ERIC Number: ED252637
Record Type: RIE
Publication Date: 1984-Mar
Reference Count: 0
Helping Hispanic Students to Complete High School and Enter College. ERIC/CUE Digest Number 20.
Demographically, mainland Hispanic Americans constitute a population that is economically and educationally diverse. Nonetheless, a cluster of related findings indicates that Hispanic students are more poorly prepared for college than non-Hispanic White students. More Hispanic high school seniors than White non-Hispanics are enrolled in vocational or general programs than academic programs, and fewer take the standardized college admissions tests. Lack of interest in the courses offered by high schools, alienation, poor teaching, and differences in family life are among the reasons for the lesser tendency of Hispanic students to be adequately prepared for or interested in applying to college. Studies suggest that teachers' cultural stereotypes act negatively on their expectations for Hispanic students, and that language, ethnicity, and social-class factors contribute to a lower classroom experience for the Hispanic student. Because of these and other factors, some researchers have suggested that college officials look beyond high school grades and admissions test scores when considering acceptance of Hispanic students. Following the narrative, the paper concludes with a list of guidelines for use by high schools in developing strategies to better prepare the Hispanic student for college, and a list of organizations that specifically address the educational needs of Hispanics. (KH)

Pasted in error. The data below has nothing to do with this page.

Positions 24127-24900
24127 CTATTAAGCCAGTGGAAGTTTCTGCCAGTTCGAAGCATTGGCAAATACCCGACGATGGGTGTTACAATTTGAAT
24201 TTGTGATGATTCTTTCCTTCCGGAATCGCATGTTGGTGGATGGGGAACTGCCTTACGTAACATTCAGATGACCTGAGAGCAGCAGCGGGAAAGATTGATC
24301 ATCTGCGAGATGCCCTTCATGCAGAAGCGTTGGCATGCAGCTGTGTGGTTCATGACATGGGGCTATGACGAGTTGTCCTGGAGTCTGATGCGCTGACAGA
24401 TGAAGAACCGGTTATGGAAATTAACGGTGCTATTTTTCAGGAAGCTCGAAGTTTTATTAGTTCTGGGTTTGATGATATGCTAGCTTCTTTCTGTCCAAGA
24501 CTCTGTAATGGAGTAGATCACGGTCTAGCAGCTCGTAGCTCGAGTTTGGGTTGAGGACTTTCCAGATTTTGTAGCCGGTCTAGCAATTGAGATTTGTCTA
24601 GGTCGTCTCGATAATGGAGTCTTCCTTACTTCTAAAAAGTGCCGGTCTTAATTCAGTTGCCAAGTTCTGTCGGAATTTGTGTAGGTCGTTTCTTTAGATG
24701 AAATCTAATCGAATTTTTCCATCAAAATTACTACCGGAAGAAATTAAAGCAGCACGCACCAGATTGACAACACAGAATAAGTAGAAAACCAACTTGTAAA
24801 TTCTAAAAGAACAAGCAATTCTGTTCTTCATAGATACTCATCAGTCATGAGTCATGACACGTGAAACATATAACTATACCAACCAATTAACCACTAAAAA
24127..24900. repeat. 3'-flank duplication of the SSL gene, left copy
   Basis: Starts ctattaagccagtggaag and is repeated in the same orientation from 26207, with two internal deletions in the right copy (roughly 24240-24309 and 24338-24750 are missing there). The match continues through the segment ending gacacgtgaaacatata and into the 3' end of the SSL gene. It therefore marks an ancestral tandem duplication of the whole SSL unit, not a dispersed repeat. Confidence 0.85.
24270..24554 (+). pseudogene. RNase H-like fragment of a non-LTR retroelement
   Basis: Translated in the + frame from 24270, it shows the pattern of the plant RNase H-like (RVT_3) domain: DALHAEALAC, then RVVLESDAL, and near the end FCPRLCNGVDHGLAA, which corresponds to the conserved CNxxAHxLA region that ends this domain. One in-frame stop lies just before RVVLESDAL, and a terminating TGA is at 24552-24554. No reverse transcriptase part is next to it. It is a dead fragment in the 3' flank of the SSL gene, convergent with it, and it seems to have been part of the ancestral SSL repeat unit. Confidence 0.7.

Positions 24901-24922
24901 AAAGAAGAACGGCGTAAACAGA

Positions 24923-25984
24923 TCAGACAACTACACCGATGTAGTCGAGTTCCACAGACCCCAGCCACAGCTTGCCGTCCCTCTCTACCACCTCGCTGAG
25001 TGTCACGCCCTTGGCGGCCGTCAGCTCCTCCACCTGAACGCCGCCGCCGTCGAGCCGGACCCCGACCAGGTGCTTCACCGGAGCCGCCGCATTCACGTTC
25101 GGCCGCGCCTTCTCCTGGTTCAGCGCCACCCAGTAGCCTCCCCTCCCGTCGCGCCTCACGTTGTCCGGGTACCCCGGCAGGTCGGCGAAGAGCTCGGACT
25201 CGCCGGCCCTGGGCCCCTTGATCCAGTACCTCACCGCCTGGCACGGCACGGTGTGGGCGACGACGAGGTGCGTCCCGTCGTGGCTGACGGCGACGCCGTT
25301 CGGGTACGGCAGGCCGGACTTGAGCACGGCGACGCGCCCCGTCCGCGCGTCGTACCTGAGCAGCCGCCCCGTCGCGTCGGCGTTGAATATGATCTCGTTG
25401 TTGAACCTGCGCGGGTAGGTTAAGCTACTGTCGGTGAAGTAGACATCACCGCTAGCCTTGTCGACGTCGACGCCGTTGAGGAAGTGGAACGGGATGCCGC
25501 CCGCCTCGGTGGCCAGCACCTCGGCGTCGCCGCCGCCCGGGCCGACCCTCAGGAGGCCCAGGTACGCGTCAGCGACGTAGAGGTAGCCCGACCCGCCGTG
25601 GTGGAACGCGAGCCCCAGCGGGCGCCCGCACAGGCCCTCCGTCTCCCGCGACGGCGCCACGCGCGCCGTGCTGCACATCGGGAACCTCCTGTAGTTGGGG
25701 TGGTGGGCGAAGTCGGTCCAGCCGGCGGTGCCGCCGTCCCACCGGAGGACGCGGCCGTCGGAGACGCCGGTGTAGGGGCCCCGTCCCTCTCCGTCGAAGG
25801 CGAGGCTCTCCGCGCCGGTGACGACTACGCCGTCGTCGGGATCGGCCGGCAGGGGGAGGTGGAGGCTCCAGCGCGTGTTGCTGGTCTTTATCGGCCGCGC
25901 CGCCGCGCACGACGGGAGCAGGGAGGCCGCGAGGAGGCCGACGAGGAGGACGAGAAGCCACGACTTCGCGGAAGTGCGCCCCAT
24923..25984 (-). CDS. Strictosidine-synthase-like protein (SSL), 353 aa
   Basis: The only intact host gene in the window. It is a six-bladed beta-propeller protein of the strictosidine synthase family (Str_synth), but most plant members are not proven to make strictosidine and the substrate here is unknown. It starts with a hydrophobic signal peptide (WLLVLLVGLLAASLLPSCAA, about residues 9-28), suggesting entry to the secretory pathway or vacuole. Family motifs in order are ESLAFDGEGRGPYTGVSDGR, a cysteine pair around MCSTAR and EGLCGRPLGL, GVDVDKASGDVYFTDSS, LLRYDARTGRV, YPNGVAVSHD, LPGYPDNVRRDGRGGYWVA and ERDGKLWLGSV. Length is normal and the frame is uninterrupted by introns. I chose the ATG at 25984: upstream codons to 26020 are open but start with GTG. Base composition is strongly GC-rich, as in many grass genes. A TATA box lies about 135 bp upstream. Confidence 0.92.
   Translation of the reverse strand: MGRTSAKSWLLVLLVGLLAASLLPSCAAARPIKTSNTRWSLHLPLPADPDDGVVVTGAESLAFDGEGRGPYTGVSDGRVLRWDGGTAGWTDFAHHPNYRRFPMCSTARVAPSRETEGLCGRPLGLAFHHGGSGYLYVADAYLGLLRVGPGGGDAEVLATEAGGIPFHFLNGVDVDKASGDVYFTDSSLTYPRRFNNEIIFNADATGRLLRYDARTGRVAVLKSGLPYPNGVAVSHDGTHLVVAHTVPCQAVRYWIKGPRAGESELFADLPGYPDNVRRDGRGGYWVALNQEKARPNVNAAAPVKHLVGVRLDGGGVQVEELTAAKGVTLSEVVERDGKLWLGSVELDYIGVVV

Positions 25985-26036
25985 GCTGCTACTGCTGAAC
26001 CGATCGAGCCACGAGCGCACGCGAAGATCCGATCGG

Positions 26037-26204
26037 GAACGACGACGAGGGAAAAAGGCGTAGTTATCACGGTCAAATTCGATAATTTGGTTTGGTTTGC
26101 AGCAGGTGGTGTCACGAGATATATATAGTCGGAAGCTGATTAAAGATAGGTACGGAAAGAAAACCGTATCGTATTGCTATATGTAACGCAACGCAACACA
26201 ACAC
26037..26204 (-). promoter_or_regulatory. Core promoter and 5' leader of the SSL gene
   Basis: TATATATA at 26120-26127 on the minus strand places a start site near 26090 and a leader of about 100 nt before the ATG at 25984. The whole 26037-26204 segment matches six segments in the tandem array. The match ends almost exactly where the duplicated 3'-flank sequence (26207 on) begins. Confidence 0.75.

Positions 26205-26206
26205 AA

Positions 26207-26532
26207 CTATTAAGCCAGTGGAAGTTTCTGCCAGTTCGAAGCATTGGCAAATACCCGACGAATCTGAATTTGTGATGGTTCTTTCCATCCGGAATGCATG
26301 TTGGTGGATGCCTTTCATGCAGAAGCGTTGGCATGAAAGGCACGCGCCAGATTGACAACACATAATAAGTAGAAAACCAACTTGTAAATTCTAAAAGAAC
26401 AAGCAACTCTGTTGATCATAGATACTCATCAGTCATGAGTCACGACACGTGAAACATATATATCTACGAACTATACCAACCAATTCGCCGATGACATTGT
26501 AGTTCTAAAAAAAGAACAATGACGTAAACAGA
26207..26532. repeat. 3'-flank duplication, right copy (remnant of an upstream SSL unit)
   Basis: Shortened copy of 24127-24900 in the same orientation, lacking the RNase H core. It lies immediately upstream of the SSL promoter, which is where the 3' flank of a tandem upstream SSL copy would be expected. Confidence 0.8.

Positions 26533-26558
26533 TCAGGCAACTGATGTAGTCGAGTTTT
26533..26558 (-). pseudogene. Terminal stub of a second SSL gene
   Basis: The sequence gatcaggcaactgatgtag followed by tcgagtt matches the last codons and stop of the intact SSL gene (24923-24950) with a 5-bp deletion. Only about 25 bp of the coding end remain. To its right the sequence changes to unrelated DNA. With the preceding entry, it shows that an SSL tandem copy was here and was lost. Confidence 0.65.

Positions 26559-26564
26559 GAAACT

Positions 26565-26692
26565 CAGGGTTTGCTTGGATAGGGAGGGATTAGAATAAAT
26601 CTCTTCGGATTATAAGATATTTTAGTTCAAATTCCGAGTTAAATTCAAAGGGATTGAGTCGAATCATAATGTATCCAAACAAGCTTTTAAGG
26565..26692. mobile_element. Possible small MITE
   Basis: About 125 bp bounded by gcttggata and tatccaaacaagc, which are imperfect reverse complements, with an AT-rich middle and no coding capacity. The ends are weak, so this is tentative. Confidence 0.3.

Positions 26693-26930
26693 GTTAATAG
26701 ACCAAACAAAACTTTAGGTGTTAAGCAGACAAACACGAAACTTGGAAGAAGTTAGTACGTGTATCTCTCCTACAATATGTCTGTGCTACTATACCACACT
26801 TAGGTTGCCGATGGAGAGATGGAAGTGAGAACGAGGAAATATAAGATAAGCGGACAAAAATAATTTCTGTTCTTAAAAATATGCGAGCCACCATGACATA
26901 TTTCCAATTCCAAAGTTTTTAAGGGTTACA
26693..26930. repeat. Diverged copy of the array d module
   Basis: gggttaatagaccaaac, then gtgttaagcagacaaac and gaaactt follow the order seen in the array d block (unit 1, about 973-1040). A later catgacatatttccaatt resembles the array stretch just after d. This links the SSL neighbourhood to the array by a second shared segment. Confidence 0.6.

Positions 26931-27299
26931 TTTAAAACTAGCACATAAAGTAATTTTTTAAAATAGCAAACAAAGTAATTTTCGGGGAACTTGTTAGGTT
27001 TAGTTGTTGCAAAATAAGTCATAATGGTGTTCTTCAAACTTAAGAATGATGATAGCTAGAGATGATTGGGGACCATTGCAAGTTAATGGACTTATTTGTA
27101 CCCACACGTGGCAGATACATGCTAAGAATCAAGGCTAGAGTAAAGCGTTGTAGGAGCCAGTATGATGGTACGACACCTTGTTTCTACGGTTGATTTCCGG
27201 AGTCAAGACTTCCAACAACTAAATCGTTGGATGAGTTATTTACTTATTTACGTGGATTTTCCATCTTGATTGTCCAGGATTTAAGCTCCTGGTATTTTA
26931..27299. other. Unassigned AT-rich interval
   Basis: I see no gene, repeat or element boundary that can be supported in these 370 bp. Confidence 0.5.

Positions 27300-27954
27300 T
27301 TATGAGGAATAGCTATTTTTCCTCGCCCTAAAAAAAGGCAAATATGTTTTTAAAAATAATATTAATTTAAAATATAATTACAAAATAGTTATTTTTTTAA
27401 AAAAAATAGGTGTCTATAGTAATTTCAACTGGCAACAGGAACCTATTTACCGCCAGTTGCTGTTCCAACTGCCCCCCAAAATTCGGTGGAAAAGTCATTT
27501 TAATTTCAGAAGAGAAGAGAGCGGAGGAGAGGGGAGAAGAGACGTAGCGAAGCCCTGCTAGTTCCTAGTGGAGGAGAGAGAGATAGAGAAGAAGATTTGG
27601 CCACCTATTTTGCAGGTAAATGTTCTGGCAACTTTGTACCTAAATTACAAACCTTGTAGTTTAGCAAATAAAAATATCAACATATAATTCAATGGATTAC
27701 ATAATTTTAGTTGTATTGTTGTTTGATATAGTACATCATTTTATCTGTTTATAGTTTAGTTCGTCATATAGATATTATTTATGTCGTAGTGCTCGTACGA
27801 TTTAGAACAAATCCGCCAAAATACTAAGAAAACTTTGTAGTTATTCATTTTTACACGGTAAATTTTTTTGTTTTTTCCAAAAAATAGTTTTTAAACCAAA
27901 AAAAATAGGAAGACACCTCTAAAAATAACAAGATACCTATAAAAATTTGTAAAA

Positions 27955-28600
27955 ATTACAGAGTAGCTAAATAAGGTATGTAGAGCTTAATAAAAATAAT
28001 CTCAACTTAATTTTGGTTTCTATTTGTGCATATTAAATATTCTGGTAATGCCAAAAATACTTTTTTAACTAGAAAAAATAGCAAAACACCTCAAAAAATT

Publication Type: ERIC Publications; ERIC Digests in Full Text
Education Level: N/A
Sponsor: National Inst. of Education (ED), Washington, DC.
Authoring Institution: ERIC Clearinghouse on Urban Education, New York, NY.
Note: For related document, see ED 230 665.